By Sabrina Holcomb
If the incoming administration makes good on its promise to immediately terminate the Deferred Action for Childhood Arrivals (DACA) program, the consequences would be terrible for DREAMers like Hugo Arreola. Brought to the United States as a child, Arreola learned he was undocumented in his senior year of high school. Thanks to DACA, Arreola is now serving kids as technology educator in the same Phoenix, Arizona, school district he graduated from. Nominated last year for NEA’s Social Justice Award, Arreola is a fierce advocate for immigrants and low-income families. NEA Edjustice recently spoke to him about how activists can organize in the face of one of our greatest challenges yet.
How are DREAMers responding to the post-election reality?
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There’s a lot of confusion and panic because people don’t know how the future will play out, but we’re assuming the worst because of things that were said during the campaign. We’re very exposed because we had to provide all of our identity information to the government in order to sign up for DACA. We’re scared and motivated at the same time.
Does it immediately affect your work?
Our DACA clinics are on hold, but students have been receiving mixed messages from other sources. If they’re applying for the first time, we remind them that we won’t know what’s going to happen in January with the new administration and it’s probably better to wait. For renewals, there’s less risk because their names are already in the system.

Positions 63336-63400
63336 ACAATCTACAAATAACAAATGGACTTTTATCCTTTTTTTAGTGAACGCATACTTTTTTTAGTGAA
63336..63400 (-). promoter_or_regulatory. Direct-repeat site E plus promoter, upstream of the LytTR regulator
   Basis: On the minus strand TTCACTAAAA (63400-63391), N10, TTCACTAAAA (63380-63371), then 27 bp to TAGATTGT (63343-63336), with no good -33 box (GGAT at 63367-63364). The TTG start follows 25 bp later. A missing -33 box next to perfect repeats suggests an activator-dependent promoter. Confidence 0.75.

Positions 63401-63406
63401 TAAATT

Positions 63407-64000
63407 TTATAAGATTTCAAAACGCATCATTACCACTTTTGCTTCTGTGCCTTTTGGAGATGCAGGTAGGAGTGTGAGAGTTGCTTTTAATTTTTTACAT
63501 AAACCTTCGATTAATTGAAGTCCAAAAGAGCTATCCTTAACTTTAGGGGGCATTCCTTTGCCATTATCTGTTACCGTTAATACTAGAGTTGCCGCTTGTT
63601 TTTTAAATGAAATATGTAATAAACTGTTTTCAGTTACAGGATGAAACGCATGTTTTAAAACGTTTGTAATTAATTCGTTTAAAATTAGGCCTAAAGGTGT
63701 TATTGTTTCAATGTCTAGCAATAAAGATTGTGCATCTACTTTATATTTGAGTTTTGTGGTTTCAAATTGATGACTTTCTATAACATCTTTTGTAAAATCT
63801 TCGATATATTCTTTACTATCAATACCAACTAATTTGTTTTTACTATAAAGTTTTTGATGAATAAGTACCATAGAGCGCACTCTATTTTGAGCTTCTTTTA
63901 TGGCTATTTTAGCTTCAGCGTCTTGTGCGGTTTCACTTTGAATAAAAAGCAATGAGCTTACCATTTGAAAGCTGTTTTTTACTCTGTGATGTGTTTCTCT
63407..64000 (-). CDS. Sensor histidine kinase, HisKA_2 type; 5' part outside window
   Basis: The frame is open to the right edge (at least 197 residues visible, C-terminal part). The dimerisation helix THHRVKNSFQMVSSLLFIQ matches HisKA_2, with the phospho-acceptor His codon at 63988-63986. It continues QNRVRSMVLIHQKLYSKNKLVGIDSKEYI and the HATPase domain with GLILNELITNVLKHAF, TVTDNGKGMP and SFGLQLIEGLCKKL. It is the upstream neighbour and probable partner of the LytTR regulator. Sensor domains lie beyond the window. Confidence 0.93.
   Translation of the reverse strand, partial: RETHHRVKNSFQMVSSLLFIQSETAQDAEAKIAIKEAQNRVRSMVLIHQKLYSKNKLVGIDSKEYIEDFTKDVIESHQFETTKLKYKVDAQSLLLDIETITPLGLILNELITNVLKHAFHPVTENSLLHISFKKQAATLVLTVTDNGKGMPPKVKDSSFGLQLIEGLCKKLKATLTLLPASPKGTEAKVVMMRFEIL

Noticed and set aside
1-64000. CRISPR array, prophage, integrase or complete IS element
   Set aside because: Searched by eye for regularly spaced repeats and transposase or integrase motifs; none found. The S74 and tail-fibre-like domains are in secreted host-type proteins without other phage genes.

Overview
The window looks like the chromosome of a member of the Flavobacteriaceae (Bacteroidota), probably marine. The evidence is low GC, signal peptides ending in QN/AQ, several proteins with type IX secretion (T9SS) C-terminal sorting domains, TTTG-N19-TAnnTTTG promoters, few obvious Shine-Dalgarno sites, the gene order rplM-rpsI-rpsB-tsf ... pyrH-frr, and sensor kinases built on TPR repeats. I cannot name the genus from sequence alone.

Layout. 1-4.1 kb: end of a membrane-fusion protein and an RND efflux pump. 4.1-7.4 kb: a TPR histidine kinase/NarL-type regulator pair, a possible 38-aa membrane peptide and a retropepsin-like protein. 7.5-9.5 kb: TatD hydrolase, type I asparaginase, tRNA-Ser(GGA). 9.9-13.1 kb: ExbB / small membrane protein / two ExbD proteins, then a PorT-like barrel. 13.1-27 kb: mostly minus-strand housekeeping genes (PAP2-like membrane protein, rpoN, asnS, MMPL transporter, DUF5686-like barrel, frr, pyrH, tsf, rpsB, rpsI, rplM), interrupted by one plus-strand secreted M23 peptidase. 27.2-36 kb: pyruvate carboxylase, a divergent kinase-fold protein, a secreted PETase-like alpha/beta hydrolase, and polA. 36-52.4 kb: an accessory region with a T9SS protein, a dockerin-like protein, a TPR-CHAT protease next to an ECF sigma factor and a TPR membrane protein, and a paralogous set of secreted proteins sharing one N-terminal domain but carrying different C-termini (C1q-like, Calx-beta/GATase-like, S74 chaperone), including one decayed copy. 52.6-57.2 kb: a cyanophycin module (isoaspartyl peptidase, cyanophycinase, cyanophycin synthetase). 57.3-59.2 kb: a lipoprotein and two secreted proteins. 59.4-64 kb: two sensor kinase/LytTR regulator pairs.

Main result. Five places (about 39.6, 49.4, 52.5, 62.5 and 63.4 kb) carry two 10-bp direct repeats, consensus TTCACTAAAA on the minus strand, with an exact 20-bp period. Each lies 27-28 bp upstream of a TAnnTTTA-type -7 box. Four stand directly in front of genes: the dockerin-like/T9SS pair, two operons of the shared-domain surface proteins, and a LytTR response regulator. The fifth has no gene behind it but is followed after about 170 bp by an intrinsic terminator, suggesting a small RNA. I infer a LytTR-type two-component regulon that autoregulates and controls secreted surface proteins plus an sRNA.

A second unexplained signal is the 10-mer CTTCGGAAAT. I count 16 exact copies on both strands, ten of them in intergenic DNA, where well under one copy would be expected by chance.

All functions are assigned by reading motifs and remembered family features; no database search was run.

What can activists do to help protect undocumented students?
We’re putting out an urgent call to our citizen friends and allies. We can’t fight this alone. Some allies are working with immigration rights organizations to determine what the families in their community need. Some are petitioning their colleges and churches to offer sanctuary to undocumented students. In our strategy session this weekend, there was talk of making Phoenix a sanctuary city. Some of our students told us they’re planning to apply to international schools.
Meanwhile, what can educators do in their own schools?
I can’t stress enough the power of creating a welcoming environment in your own classrooms and communities. The students at my high school just came back from a diversity camp this week, where they focused on self-awareness and appreciation of the struggles of others. We’re lucky to have students who are accepting. Thankfully, we’re not seeing the kinds of [hate] incidents that are being reported at other schools across the country.
What do you want the incoming administration to know about DREAMers?
DACA is a practical program that’s good for the country. It’s given DREAMers the ability to pay taxes, which feeds the economy. It’s given them the ability to apply for drivers’ licenses and insurance, which means less danger on the road. And it’s allowed them to pursue their education, contributing to an educated workforce. Most important, these young people grew up here. The United States is the only country they know. This is home.